- The Washington Times - Tuesday, March 13, 2001

House Speaker Dennis J. Hastert and 87 other members of Congress wrote to President Bush yesterday urging that he immediately implement a new law intended to address the international trafficking in women.

"Any delay [in implementing the law] would likely result in more injured, exploited and even dead women and children," said the letter, which was also signed by House Majority Leader Dick Armey and Henry J. Hyde, chairman of the House International Relations Committee.

The Washington Times reported on Sunday that hundreds of thousands of Eastern European women are lured into jobs as prostitutes in Western Europe, the United States and elsewhere. Ukraine alone estimates that 400,000 of its women have been sold into prostitution in the last decade.

These women face brutal punishment and sometimes revenge against their families if they try to escape, The Times was told. Those who do manage to escape often are arrested and prosecuted by authorities in Western Europe.

Advocates for the women say there are economic incentives for the governments of both the exporting and importing countries to ignore the trafficking in women.

The House members' letter said that the trafficking in humans has become the third-largest source of profit for organized crime after drugs and guns, and that more than 1 million people many of them women and children are trafficked each year. Some 50,000 of them are brought to the United States.

"The purpose of this legislation is to protect vulnerable people both here and abroad especially women and girls from the cruelty of rape, forced prostitution and other forms of violence and degradation," the letter said.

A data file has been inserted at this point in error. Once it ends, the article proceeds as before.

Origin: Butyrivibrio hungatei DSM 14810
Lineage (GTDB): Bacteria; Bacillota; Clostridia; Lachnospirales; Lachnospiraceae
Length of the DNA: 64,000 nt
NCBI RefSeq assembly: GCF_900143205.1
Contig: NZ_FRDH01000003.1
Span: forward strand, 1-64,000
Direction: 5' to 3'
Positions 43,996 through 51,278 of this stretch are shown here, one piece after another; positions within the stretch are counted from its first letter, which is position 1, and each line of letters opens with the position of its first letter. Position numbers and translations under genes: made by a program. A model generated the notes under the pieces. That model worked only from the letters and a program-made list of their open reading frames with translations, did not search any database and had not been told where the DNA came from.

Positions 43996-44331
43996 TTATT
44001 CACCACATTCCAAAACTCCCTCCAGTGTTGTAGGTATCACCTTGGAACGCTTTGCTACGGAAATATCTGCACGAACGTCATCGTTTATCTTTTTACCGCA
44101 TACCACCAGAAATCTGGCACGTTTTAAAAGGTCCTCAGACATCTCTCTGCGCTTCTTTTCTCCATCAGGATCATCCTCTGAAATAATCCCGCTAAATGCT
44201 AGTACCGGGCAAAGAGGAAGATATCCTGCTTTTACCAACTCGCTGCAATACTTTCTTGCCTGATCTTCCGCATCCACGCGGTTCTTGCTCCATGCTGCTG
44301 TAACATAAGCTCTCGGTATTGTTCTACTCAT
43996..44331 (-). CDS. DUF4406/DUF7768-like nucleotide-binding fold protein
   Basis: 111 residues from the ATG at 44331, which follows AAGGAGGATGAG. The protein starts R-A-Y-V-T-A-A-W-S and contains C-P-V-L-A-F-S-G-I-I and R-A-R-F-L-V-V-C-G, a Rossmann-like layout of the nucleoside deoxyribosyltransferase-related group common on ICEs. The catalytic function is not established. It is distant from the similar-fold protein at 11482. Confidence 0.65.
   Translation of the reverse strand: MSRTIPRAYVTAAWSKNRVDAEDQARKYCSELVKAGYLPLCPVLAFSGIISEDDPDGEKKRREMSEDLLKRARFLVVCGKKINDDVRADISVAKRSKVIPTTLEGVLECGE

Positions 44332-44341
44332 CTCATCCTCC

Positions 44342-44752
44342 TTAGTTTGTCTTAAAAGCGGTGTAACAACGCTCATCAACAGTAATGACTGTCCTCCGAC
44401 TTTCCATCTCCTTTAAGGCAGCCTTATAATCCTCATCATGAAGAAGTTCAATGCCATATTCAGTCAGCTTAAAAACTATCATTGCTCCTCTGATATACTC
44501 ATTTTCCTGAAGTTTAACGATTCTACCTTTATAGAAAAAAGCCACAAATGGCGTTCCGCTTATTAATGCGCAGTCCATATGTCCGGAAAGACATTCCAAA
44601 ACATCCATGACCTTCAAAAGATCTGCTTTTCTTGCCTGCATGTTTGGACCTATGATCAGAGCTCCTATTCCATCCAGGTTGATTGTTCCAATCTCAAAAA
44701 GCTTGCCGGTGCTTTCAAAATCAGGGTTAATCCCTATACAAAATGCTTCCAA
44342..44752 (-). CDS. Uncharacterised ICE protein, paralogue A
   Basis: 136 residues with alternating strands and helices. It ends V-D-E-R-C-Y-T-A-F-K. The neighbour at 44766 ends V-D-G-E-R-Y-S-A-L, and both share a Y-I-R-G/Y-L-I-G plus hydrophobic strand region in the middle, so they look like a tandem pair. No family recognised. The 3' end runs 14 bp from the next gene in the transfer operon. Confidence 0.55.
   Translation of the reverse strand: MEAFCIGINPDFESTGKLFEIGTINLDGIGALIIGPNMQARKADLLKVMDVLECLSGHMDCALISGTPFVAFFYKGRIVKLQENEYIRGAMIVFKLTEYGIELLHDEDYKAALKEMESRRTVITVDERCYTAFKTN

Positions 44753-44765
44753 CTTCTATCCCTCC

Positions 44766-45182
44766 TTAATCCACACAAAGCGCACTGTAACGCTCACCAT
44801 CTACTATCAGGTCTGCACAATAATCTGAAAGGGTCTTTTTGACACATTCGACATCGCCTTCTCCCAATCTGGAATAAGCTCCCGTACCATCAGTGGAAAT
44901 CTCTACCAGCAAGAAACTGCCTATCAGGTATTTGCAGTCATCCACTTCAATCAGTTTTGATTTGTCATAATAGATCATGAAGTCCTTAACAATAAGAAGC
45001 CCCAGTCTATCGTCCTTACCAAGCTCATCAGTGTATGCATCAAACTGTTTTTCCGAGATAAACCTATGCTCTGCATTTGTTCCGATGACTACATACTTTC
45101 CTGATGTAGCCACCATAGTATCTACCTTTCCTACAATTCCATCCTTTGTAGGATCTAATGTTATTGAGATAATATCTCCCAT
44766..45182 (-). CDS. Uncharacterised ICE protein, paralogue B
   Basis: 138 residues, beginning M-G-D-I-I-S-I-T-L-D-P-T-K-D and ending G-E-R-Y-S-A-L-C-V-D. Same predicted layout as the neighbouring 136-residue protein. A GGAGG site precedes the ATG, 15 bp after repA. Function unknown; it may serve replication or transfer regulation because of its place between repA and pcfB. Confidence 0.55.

"The need for [the bill] and its immediate and aggressive implementation is absolutely compelling."

The legislation's primary sponsor, Rep. Christopher H. Smith, New Jersey Republican, said in a statement that the law "includes grants and tough new penalties up to life in prison for those who traffic women and children [in the United States], while offering refugee protection for the victims."

Specific elements of the bill, known as "The Victims of Trafficking and Violence Act of 2000, would:

• Provide $95 million, over two years, for enforcement of anti-trafficking provisions and for new assistance programs.

• Provide provision for relief from deportation for victims who would face retribution or other hardship if removed from the United States.

• Prohibit non-humanitarian U.S. assistance to foreign governments that tolerate or condone severe forms of trafficking unless the prohibition is waived by the president.

Separate portions of the bill are directed against the physical abuse of women in the United States and at discouraging repeat offenses by persons convicted of rape and murder.

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